President Biden’s ability to withstand the mental and physical rigors of another four-year term would be of concern regardless of his opponent. The fact that he is all that stands in the way of Trump returning to the Oval Office significantly raises the stakes.

Trump has already hinted at what his second term might look like. He has spoken of a desire to seek “revenge” against his political opponents, and he told Fox News’ Sean Hannity in a town hall last year that he would be a dictator on day one of his presidency (but only on day one).

Trump’s campaign staff has tried to dismiss those comments as hyperbole. That might be easier to accept had Trump not attempted to overturn the results of the 2020 elections here in Georgia and had he not repeatedly and falsely claimed that the election was stolen from him.

That stance alone should have disqualified Trump in the eyes of voters. The former president’s personal and professional conduct has been egregious enough that his former vice president, chief of staff and numerous Cabinet members have repudiated him. Georgia Gov. Brian Kemp, himself a potential presidential candidate in 2028, says he cast a blank ballot in the state’s Republican primary, refusing to vote for the man who attempted to subvert the electoral process in our state.

That Trump remains at the top of the Republican ticket is a testament to the deep divisions and tribalism that has come to define American politics in the 21st century.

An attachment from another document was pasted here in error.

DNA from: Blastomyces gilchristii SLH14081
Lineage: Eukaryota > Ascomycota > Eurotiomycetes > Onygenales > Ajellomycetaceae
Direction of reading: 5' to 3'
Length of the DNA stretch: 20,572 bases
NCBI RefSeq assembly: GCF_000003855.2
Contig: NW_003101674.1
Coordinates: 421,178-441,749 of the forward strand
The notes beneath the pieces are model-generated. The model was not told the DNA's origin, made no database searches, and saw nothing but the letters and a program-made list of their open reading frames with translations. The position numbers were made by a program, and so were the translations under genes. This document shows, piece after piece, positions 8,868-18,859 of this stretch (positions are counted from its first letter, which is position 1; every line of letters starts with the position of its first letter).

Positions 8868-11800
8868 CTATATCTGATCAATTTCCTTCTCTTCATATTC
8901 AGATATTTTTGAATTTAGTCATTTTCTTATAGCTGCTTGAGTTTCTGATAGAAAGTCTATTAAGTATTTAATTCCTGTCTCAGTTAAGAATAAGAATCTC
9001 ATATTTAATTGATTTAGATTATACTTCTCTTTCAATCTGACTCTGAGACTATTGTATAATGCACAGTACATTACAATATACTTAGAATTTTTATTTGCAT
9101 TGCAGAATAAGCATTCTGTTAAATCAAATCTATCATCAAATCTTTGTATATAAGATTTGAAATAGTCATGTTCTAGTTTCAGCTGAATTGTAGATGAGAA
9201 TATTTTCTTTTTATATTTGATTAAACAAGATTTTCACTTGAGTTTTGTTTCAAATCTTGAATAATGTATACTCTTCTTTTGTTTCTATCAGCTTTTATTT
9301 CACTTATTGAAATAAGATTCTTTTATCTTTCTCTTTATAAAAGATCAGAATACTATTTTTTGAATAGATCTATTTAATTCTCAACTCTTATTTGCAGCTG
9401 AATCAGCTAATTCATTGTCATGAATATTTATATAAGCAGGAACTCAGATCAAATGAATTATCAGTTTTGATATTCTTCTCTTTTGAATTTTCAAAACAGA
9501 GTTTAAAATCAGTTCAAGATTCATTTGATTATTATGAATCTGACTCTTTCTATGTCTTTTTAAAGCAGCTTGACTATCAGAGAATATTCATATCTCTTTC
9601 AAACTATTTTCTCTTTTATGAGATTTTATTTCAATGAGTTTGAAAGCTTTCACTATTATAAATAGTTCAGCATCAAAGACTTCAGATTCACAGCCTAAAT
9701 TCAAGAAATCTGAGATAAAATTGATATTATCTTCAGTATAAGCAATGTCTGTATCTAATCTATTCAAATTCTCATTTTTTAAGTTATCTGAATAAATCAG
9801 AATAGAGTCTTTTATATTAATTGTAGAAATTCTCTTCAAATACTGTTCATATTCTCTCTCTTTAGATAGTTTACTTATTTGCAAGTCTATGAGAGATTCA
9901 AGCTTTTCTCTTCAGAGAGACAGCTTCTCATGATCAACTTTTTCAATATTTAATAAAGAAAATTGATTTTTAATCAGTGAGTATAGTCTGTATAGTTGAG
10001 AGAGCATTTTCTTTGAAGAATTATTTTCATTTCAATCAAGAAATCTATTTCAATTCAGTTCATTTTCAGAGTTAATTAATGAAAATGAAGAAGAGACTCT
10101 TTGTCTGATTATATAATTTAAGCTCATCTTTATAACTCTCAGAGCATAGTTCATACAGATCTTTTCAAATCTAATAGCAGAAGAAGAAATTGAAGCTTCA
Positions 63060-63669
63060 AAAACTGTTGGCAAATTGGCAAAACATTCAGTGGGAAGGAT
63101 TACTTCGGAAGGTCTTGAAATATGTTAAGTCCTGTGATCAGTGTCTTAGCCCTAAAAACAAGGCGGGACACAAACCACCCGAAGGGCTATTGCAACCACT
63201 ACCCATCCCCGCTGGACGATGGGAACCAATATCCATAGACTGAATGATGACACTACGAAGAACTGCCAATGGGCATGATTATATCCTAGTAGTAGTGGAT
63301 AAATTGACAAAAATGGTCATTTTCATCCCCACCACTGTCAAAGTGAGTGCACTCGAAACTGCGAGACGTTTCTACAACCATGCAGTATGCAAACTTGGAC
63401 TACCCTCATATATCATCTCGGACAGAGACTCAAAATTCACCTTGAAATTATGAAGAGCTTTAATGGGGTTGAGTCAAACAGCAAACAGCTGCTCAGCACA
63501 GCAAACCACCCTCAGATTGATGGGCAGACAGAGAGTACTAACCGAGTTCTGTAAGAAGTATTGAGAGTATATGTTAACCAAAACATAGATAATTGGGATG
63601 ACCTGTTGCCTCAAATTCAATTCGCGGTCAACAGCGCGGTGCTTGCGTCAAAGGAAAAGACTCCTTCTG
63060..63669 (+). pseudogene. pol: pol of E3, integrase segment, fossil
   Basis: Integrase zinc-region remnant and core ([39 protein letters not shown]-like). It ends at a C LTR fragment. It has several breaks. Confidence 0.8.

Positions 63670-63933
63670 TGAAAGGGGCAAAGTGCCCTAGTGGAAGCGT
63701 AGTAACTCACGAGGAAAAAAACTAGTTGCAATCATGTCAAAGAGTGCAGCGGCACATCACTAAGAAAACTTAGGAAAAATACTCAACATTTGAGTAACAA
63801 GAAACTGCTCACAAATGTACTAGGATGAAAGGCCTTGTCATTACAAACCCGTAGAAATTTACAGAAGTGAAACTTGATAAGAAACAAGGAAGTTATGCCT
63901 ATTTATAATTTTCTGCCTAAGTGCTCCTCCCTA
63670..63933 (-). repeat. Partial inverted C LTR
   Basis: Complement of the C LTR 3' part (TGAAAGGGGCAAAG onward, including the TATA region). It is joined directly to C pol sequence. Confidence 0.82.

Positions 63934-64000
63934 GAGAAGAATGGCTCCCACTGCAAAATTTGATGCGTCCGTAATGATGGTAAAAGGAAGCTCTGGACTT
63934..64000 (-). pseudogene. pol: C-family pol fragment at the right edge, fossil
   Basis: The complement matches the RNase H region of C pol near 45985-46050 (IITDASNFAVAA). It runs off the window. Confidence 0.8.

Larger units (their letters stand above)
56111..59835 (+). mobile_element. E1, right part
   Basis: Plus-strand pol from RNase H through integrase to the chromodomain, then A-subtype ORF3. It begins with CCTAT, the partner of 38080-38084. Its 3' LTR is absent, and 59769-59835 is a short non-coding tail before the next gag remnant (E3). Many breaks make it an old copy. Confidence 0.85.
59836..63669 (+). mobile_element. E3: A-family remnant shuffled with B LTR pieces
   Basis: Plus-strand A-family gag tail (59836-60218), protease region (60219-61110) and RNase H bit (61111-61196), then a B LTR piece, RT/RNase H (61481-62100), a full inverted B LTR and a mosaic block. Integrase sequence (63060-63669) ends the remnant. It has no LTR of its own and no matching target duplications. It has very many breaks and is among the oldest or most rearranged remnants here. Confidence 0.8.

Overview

When George Washington informed the nation of his decision not to seek a third term, he offered a warning about the insidious nature of political parties, then in their infancy. “They are likely, in the course of time and things, to become potent engines by which cunning, ambitious and unprincipled men will be enabled to subvert the power of the people and to usurp for themselves the reins of government.”

Trump’s performance Thursday night should have prompted leaders in his party to repudiate his falsehoods.

But it didn’t.

Biden has pledged to do all he can to prevent Trump from returning to the White House. The election is still four months away. If he truly hopes to defeat Trump, he must pass the torch to the next generation of Democratic leaders and urge the party to nominate another candidate at its convention in Chicago in August.

Doing this will require a massive and unprecedented string of legal and regulatory actions to get a Biden successor named and placed on each state’s ballot. This is difficult and necessary work that must start immediately.

The Democrats have a number of talented and principled leaders who might take the president’s agenda forward and provide the nation with a viable alternative to Trump. The right candidate would make it a priority to appeal to Republican and Democratic voters.

Biden’s candidacy was grounded in his incumbency and the belief of Democratic leaders and pollsters that he stood the best chance of defeating Trump in November. That is no longer the case.

That reality may be difficult to accept for a man whose personal and political lives have been defined by resiliency, but it is the truth.

Biden deserves a better exit from public life than the one he endured when he shuffled off the stage Thursday night.

If he displays the courage and dignity that have defined his political career, he might follow in the footsteps of the nation’s first president and welcome his retirement, secure in the knowledge that he again served his country with honor.

— The Editorial Board